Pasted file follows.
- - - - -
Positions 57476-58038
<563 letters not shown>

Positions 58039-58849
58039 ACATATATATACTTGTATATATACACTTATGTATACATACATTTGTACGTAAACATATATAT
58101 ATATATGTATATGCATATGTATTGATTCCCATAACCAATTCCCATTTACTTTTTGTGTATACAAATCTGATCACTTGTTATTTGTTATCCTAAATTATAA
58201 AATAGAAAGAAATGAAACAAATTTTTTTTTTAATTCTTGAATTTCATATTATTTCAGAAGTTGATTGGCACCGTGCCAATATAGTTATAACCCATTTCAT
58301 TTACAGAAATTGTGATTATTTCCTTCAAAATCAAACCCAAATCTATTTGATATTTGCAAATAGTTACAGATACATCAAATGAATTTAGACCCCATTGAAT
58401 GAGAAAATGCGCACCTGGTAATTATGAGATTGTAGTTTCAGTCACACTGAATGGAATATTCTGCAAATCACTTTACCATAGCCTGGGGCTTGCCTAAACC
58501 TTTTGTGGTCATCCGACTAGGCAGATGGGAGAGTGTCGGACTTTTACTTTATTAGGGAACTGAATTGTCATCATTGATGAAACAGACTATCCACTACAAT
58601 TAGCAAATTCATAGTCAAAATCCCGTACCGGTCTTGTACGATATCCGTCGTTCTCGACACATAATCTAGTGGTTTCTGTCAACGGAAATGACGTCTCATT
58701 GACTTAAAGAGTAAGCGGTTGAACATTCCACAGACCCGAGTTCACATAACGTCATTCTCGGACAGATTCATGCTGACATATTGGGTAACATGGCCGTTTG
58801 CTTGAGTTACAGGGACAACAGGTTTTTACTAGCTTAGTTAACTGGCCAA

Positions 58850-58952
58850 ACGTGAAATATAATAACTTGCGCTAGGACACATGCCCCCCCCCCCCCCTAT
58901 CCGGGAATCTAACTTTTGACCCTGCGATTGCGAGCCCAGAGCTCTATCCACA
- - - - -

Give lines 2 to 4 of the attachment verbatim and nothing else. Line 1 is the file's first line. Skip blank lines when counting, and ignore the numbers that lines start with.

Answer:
<563 letters not shown>

Positions 58039-58849
58039 ACATATATATACTTGTATATATACACTTATGTATACATACATTTGTACGTAAACATATATAT